Recommendations for Immunosuppressive Treatment

The task force recommended immunosuppressive therapy in patients with active class 3 or 4 lupus nephritis.

Among patients with pure class 5 lupus nephritis, immunosuppressive treatment can be recommended in cases with nephrotic-range proteinuria or proteinuria >1 g every 24 hours despite optimal renin-angiotensin-aldosterone system blocker use.

Although class 2 lupus nephritis typically does not require immunosuppressive therapy, healthcare providers should ensure histologic reassessment in the presence of significant proteinuria.

Recommendations for Treatment of Adult Lupus Nephritis

Goals of Treatment

According to the task force, goals of treatment should include long-term stabilization of kidney function; improved proteinuria levels by 3 months, and a 50% reduction in proteinuria (partial clinical response) by 6 months. By 12 months, therapy should aim for proteinuria <0.5 to 0.7 g every 24 hours (complete clinical response).

For patients with nephrotic-range proteinuria at baseline, the task force suggested that an additional 6 to 12 months may be required to reach complete clinical response. Because of slower proteinuria recovery in these patients, prompt switching of therapies is not necessary as long as proteinuria is improving.

Initial Treatment

Among patients with class 3 or 4 lupus nephritis, first-line options for induction treatment may include mycophenolate mofetil/mycophenolic acid and low-dose intravenous cyclophosphamide, in combination with glucocorticoids. The recommended target dose of mycophenolate mofetil has been changed to 2 to 3 g per day (or the mycophenolic acid equivalent of 1.44-2.16 g/d), and 500 mg every 2 weeks for a total of 6 doses of low-dose intravenous cyclophosphamide; the task force suggested that these doses may be adjusted according to changes in efficacy or tolerance/adverse effects.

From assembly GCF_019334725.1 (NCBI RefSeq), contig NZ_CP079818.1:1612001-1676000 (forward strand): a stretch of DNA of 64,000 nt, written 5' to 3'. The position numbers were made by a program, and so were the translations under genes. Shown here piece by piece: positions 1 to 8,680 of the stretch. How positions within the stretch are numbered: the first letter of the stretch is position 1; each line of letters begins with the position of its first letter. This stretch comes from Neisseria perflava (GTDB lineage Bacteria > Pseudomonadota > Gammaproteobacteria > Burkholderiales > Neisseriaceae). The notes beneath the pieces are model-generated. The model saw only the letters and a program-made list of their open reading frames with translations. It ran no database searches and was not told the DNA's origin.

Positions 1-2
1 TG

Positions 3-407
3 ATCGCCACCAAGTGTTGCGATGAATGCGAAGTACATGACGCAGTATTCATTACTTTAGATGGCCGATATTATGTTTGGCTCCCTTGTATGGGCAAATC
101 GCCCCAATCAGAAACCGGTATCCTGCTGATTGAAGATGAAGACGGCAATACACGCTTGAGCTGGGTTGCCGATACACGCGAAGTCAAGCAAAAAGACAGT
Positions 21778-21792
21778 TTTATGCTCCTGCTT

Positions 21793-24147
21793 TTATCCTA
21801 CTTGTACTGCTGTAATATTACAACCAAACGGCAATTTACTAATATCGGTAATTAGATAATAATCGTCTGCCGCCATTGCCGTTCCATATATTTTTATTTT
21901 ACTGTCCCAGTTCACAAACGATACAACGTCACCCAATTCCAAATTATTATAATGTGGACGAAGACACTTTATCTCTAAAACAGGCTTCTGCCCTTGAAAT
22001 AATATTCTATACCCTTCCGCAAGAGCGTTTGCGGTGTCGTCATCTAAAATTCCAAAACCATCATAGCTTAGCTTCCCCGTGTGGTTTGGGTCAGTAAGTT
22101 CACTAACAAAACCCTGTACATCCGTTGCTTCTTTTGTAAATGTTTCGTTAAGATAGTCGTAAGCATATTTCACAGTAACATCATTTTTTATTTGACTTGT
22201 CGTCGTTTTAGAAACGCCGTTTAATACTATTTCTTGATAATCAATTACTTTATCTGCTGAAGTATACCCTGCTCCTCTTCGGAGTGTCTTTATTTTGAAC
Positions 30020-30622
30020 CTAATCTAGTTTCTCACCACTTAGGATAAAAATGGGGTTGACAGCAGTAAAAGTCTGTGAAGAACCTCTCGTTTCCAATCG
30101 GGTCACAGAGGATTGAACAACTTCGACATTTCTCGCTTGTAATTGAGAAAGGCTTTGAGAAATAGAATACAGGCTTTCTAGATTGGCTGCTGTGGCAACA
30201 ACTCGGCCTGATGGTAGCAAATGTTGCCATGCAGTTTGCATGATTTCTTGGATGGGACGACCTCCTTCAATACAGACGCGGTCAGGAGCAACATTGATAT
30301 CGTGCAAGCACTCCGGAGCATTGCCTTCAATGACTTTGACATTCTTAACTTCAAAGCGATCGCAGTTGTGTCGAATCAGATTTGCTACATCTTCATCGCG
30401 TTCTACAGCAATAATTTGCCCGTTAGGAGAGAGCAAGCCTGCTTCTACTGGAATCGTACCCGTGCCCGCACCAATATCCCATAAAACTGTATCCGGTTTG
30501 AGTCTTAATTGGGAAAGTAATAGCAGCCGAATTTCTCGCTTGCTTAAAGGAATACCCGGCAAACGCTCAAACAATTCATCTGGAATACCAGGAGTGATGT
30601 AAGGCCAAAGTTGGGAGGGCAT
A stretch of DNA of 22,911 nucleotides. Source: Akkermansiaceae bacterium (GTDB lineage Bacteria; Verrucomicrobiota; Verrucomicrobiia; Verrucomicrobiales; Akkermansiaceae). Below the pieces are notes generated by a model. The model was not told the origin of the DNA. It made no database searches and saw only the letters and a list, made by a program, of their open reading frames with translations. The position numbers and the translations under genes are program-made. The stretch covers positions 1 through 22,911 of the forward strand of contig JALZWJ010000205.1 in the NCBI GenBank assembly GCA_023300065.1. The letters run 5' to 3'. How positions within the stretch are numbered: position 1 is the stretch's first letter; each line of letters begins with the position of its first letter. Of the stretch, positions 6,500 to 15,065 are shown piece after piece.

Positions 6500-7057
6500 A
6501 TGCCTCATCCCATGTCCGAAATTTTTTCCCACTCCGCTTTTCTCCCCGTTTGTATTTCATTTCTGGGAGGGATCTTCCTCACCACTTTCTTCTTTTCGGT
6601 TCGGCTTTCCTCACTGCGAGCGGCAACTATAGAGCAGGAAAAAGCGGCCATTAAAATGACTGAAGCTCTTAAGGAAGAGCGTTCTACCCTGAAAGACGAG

For pure class 5 lupus nephritis, the same first-line options were recommended. In patients with adverse clinical or histologic prognostic factors, high-dose intravenous cyclophosphamide may be considered, of which a monthly dose of 0.5 to 0.75 g/m2 has been recommended for 6 months.

The task force recommended lower starting doses of glucocorticoids (≤0.5 mg/kg/d) as they are considered as effective as higher doses. Depending on the severity, the total intravenous methylprednisolone dose should range from 500 to 2500 mg; the starting oral prednisone dose should range from 0.3 to 0.5 mg/kg per day and tapered to ≤7.5 mg per day by 3 to 6 months.